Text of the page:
In addition to developing the Artistic Christians' Network, site, I hope to start local fellowship meetings and planning meetings in the Bellingham, WA area, in relation to the local chapter of a group to be known as the ACE Fellowship of Artistic Christians. (ACE is an acronym, in this case, which stands for Artistic Christian Endeavors.) With the help of the members of the ACE Fellowship, I believe that it's feasible to achieve great things in the Pacific Northwest! If you like that idea, please e-mail me in order to discuss the idea of having such a meeting soon.


More recently I created a second online social network which, like the Artistic Christians' Network, is focused on a specific objective. In this case, the objective is to create a Christ-centered network specifically for the purpose of empowering people who have a wide variety of urgent and not-so-urgent needs, such as the need for employment, the need for adequate and affordable housing, the need for medical and dental care, the need for friendship, and much more. The idea behind the Need Meeters' Network (NMN) is that many of those needs can be much more effectively met if needy people can become part of a "caring community" in which they are encouraged to openly share their various needs more clearly with one another. People can't usually meet the needs of others if they don't know what they are! That's just logical.

The Need Meeters' Network (NMN) only has two members so far, including myself, because I only created it a few weeks ago, and I'm still tweeking its design and developing the concept, not to mention the fact that I'm dealing with other issues in my life which are in some cases quite urgent. Based on feedback I've gotten from others when I've discussed the project with them, however, I think that the project has huge untapped potential, especially when one considers that I also hope to use the NMN to similarly empower various nonprofits, social service agencies and churches which are regularly involved in helping to meet the needs of others in various ways. The interactive nature of the Need Meeters' Network will enable various "need meeters" to develop active partnerships and alliances with people and organizations whose agendas and missions overlap to some extent. I'm committed to the goal of maximizing the usefulness of the NMN to such organizations, especially if they in turn will help to publicize the Need Meeters' Network.

Now, I'll openly confess (because I see it as no cause for shame) that I myself have a vested interest in the success of the Need Meeters' Network. Specifically, I have often found myself in situations where I needed a more effective way to communicate my own needs with people who might be both willing and able to meet those needs, or at least to help to meet those needs. One such need (which I'll discuss more in future blog posts, unless the issue is fully resolved before it becomes necessary to do so) is my own need for emergency housing, if my current housing situation should become even more unstable than it already is.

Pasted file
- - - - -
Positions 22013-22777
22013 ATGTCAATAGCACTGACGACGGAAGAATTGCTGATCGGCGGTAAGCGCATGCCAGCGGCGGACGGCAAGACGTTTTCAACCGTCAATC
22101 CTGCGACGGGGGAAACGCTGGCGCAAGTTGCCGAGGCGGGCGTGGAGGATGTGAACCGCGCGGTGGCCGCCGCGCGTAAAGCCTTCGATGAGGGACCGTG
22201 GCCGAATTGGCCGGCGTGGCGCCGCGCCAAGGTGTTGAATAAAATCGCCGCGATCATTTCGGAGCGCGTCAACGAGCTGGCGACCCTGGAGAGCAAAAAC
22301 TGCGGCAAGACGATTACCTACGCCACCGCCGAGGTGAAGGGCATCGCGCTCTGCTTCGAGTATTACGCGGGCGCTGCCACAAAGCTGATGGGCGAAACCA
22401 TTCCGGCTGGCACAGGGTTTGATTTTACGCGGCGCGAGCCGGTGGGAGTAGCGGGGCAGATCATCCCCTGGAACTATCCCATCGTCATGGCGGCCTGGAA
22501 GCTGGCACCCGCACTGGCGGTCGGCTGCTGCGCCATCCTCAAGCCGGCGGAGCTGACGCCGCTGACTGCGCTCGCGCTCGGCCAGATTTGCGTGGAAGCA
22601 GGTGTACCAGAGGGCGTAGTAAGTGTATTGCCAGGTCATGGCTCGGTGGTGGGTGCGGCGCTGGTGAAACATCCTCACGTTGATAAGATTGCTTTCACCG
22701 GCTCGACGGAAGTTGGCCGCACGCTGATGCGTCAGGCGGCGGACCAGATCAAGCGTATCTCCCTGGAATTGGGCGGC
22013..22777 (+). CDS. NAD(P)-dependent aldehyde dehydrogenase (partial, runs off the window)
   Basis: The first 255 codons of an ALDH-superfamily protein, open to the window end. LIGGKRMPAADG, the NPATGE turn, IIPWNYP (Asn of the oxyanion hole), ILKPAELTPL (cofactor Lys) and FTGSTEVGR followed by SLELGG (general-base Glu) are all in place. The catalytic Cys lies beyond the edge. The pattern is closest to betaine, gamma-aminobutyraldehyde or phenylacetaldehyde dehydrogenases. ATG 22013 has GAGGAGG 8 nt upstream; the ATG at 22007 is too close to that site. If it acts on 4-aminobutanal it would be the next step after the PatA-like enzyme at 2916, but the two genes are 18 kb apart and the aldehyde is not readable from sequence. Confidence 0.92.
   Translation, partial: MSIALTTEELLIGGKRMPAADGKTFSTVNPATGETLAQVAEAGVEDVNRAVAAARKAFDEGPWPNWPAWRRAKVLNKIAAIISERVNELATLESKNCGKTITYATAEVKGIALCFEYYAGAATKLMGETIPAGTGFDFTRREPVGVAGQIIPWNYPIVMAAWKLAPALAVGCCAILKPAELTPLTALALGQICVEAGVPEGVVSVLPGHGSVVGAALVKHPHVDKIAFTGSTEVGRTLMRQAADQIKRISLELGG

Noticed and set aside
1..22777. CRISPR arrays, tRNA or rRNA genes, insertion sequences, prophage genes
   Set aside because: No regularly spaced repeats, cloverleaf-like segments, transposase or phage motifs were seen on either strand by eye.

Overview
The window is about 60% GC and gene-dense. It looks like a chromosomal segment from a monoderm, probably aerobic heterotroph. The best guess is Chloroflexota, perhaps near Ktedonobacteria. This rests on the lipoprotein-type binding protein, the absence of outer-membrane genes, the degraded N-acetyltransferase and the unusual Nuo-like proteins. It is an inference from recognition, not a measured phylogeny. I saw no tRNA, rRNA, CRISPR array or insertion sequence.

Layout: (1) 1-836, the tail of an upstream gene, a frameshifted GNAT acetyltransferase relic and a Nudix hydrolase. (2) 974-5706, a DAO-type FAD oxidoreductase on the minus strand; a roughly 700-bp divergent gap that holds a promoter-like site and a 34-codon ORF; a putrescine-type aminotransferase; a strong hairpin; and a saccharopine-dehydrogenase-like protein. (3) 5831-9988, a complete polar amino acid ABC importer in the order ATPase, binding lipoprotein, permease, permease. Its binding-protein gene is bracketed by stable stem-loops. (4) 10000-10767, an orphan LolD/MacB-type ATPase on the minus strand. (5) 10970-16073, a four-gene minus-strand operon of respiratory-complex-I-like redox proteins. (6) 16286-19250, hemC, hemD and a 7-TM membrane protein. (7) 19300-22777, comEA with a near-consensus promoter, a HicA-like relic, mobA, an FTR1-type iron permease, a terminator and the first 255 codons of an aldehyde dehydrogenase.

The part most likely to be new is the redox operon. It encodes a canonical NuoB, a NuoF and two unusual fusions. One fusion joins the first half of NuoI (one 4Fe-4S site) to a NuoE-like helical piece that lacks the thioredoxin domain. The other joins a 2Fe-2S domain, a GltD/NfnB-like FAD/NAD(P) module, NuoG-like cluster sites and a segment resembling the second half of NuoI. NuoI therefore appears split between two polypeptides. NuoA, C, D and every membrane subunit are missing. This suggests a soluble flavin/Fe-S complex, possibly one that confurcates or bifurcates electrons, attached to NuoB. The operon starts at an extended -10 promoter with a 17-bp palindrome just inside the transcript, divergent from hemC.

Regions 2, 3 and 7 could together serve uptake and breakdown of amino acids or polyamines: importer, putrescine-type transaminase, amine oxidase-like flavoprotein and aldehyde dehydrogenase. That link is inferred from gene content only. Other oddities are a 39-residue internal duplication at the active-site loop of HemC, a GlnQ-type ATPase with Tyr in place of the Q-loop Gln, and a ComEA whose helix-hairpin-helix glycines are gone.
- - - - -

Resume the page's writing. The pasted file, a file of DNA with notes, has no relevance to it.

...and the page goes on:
[As I said once in this blog post already, my e-mail address is currently mwp1212[AT]]

Time limitations often prevent churches and other traditional institutions from offering adequate opportunities for people to share their needs with others. Fortunately, web sites such as the NMN are usually accessible 24/7. So there's really no reason for failing to use such communication options, other than not caring about the needs of others. I'd like to think that most people (especially Christians such as myself) do care about people in this world who are hurting in various ways. So I invite you to visit and join the NMN (for free), in order to help make this world a better place, while simultaneously making it more likely that your own needs will be met in the future.


Ever since moving to Bellingham from Chicago, I have known that I needed to procure employment so that I could be relatively independent, instead of relying upon the help of  Everett Barton, who generously invited me to stay with him when I lost my room at the Lawson House YMCA in Chicago on account of having fallen behind on my rent. I've spent some amount of time in pursuit of that goal. But probably not as much time as I ought to have spent, since I was preoccupied to a great extent with the other projects listed and described in this blog post.

Part of the reason, I must admit, was that I found it very discouraging to have to try to find a job in this economic climate and this job market, especially when I considered the impediments I faced when seeking employment, particularly in terms of my age (of 54 years), and when I considered how long it had been since I'd even had a part-time job, to say nothing of how long it had been since I'd worked full-time.

While it would be accurate to say that this has been a "crisis of confidence" to some extent, I want to emphasize that the crisis pertains to my ability to persuade someone to hire me for the type of job I need, and for which I'm qualified. There is no crisis insofar as my ability to actually do such a job, if I can procure such a job. I'm a skilled worker, with a strong work ethic, and I merely need a chance to prove that that is the case. Ever since I first entered the job market in 1972, I've worked in a number of restaurants, retail establishments and offices, and I've also worked in other positions, such as the time I worked as a news announcer at KSOZ, a 20,000 watt FM station at College of the Ozarks (or School of the Ozarks, as it was known at the time in late 1977). Also as a telemarketer, a telephone surveyor and more.

Any assistance I could get with regard to my current search for a suitable job would be greatly appreciated, because my ability to achieve the other goals discussed in this blog post is contingent first and foremost on my survival! If you believe in the value of those other goals, then please help me to achieve them by assisting me in finding employment in the meantime. I'll be happy to furnish you with my resume if you'll e-mail me at mwp1212[at] and ask for the resume. If you have any questions related to my job search, I'll try to answer those questions as well.